Tiddas, Mothers, Aunties: First Nations Matriarchies
‘Love is action in our communities. Love is thinking outside of yourself. Love is questioning if I do this thing or if I take this thing or if I say that thing, who am I going to support? Who am I going to harm? What am I feeding and what am I starving? And I think the older I get and the more spaces I get access to, the more I really believe with my whole chest that our communities do it best.’ – Amy Thunig
In this panel event, voices from different generations and First Nations backgrounds came together to explore First Nations community and family networks, and how they relate to conceptions of motherhood, parenting and the transmission of First Nations knowledge systems.
Ali Cobby Eckermann is the Windham Campbell Prize-winning author of memoir, poetry and verse novels, including Inside My Mother, and a survivor of the Stolen Generations. Dr Jackie Huggins’ decades of work as an author, historian and academic have focused on First Nations identity, activism and the question of feminism’s relevance for Indigenous women. An education academic and frequent media commentator, Dr Amy Thunig’s forthcoming memoir Tell Me Again explores the shaping of identity amidst intergenerational trauma and poverty – and deep familial love.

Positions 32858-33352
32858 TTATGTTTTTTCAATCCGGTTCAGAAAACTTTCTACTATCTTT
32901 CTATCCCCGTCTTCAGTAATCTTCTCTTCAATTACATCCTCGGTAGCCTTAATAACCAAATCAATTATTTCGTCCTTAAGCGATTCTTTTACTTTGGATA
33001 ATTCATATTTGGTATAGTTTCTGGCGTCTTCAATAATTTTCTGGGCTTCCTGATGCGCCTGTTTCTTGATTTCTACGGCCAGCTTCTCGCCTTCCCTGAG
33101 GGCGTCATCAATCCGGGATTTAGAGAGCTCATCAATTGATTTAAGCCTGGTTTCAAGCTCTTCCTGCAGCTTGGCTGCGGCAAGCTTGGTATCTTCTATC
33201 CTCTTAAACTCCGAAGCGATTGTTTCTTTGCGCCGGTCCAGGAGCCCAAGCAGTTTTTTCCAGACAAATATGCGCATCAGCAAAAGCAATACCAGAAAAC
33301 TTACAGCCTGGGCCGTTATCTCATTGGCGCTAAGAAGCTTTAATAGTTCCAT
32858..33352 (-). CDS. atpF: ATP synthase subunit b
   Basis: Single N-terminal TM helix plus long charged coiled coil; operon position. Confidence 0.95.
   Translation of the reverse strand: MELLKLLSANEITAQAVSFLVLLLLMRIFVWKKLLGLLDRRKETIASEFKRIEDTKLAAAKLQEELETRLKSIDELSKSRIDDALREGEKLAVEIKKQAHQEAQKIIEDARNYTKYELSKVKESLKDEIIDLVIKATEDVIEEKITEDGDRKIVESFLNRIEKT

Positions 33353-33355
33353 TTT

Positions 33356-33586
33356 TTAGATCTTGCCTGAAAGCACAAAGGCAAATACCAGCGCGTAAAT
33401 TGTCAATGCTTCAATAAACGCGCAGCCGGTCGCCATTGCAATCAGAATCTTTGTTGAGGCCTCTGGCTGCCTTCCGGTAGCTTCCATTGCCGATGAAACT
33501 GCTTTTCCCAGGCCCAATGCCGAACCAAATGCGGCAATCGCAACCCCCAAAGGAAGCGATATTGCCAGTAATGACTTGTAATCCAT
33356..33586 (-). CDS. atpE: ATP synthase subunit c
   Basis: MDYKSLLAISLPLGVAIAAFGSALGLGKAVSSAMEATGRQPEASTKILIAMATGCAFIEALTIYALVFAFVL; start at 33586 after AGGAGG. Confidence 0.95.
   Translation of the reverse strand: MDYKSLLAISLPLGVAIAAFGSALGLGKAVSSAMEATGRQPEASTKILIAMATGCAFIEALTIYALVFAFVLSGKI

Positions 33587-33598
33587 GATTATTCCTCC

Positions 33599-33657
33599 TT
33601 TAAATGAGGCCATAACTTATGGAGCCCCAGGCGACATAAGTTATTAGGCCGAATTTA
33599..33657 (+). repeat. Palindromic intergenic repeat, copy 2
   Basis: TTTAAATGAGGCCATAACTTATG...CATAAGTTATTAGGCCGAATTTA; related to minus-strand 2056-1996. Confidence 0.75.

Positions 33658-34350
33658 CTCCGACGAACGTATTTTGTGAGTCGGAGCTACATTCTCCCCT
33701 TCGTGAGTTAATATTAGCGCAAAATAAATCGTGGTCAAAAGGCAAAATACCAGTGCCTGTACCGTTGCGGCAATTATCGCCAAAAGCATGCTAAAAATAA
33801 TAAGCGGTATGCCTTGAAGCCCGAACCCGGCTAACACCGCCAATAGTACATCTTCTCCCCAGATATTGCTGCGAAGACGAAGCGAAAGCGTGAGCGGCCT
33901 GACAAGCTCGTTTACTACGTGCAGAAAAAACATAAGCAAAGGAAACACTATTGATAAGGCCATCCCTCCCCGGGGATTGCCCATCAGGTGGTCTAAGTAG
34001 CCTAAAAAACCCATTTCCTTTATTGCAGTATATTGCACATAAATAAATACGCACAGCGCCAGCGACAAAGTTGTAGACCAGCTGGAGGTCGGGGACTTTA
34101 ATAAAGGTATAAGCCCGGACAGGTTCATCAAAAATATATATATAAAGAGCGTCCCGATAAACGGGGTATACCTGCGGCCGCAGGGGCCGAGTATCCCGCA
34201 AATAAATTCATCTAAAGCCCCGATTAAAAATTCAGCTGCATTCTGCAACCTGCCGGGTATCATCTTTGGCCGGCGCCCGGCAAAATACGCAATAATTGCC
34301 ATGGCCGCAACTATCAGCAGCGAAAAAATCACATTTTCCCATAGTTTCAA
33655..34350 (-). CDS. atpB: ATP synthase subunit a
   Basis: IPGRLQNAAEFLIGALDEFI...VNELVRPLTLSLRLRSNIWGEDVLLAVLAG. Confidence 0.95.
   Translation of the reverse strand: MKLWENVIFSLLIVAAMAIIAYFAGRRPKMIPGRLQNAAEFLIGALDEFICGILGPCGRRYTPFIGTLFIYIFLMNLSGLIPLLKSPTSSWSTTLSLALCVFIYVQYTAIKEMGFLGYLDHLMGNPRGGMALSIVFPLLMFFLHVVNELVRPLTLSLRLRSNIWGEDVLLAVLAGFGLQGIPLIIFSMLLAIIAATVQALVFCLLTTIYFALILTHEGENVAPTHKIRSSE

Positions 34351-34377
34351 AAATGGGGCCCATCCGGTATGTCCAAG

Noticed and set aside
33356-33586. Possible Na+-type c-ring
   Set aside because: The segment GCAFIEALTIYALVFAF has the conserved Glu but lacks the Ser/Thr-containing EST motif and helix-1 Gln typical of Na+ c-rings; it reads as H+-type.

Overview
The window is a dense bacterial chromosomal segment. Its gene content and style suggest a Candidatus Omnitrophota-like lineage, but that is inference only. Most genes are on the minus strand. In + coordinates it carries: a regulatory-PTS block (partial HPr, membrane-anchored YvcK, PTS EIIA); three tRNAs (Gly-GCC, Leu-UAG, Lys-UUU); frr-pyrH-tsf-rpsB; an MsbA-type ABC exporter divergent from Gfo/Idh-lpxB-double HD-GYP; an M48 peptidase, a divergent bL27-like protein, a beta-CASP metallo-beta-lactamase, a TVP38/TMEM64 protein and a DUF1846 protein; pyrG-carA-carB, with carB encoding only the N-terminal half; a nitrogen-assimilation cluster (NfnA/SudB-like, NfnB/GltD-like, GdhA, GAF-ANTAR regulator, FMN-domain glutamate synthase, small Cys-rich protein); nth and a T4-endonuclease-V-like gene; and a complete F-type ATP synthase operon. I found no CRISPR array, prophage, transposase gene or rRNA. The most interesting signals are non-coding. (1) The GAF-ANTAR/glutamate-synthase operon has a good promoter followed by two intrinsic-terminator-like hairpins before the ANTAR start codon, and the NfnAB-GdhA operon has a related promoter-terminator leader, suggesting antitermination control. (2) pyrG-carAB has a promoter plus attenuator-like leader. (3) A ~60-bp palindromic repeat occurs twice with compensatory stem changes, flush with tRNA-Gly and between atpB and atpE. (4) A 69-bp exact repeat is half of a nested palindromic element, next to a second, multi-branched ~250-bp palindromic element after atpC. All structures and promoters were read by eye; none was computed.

For this wide-ranging conversation in partnership with Blak and Bright, they joined host Bridget Caldwell-Bright for an insightful conversation about the women they have known, loved and learned from, and the women they are. The event opened with a Yarn Bomb from emerging Kamilaroi artist Emily Wells.
Presented in partnership with Blak and Bright.
Featured music is City Phases by John Abbot
This event was recorded on Monday 7 November 2022 as part of the Wheeler Centre’s Spring Fling: A Short Series of Big Ideas program. Spring Fling was supported by the Melbourne City Revitalisation Fund, a Victorian Government and City of Melbourne partnership.